Brussels moves to strengthen China steel tariffs

Posted on November 8, 2016

Brussels is taking fresh steps to unblock resistance in EU member states to higher US-style duties on steel allegedly dumped in European markets by China.

The attempt to revive a long-delayed plan to toughen EU penalties on dumped steel comes as a deadline approaches for China to be treated as a market economy in trade disputes under World Trade Organisation rules — a prime political goal for Beijing.

The issue presents a political challenge for Cecilia Malmström, EU trade commissioner, who is trying to reconcile complaints that surging Chinese imports are to blame for collapsing steel prices with anxiety in some member states that a sharp rise in duties would be too protectionist.

Although the US has imposed a 266 per cent tariff on some steel products from China in 2015, the EU imposed a 21 per cent duty.

Jean-Claude Juncker, European Commission president, has suggested this is “naive” and called for higher duties. But there are concerns that Beijing could strike back with retaliatory duties against European companies that sell to or use raw material from China.

EU leaders resolved at a summit last month to settle the matter this year, saying an “urgent and balanced” agreement was required “to safeguard European jobs, ensure fair competition in open markets and preserve free trade”.

Still, it remains unclear whether a compromise can be brokered in coming weeks. A majority of member states wants to overhaul the regime but a blocking minority — including the UK, Sweden, the Netherlands, Finland and Denmark — has held out against change.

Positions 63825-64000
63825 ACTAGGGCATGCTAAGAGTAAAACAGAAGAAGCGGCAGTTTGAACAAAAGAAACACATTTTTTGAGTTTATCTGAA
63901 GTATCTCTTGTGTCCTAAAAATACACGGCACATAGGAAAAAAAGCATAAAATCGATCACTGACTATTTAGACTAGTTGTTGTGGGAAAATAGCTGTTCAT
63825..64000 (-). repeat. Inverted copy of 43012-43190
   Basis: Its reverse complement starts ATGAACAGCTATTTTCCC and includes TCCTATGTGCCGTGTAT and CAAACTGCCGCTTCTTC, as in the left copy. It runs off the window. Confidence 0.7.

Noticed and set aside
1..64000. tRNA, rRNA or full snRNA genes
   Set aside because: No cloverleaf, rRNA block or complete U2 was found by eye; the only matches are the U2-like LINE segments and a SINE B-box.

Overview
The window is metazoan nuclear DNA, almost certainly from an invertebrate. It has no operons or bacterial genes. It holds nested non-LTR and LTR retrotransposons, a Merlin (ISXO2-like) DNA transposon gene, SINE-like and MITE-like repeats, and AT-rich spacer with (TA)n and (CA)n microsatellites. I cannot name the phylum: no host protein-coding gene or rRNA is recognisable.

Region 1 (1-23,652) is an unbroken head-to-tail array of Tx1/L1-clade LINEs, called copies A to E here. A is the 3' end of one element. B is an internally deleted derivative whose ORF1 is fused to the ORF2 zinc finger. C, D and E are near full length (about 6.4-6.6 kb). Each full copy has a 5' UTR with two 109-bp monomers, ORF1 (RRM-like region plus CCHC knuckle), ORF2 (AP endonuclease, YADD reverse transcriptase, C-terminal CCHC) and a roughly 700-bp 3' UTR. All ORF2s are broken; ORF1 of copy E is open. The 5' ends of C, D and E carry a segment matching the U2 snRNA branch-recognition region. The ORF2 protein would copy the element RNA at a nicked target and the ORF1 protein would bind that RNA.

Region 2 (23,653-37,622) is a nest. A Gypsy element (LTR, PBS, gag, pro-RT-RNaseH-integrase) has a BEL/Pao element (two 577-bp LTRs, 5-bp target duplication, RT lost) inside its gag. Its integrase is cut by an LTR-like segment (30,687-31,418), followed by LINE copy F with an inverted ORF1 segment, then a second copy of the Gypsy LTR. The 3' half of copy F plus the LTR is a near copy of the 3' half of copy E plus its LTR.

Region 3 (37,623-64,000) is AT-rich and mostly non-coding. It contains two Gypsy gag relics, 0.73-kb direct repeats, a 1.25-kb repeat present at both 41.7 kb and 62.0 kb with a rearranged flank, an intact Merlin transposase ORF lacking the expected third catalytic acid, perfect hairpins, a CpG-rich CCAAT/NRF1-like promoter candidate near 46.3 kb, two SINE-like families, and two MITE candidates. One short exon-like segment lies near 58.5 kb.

Some European officials believe this blocking minority is on the brink of collapse. However, there have been no firm indications from member states before EU trade ministers are due to discuss the issue on Friday.

Efforts to find agreement follow the near-collapse of Europe’s new trade pact with Canada. That raised doubts over the viability of EU trade policy and means that the push to clarify the treatment of China in trade disputes is being cast as another credibility test.

The move to fortify Europe’s trade defence is accompanied by calls for China to cut overcapacity, together with new grandfathering rights to pursue anti-dumping cases that are already in train.

Europe’s current anti-dumping regime is tied to a WTO protocol on China that expires next month, prompting anxiety within industry that EU markets could be flooded with ultra-cheap imports of products including steel if Beijing were treated the same as advanced economies in disputes.

In light of these concerns, Ms Malmstrom will unveil draft laws on Wednesday that would replace the system under which Brussels uses separate rules to investigate alleged dumping by advanced or non-market economy WTO members.

All WTO member states would be treated equally under new rules but the European Commission would have the power to prepare reports setting out any “unsuitable” production costs or export prices when investigating alleged dumping.

The objective would be to assess the extent of state influence in manufacturing in countries such as China. Means of keeping prices low that were deemed artificial could be taken into account when applying trade penalties.

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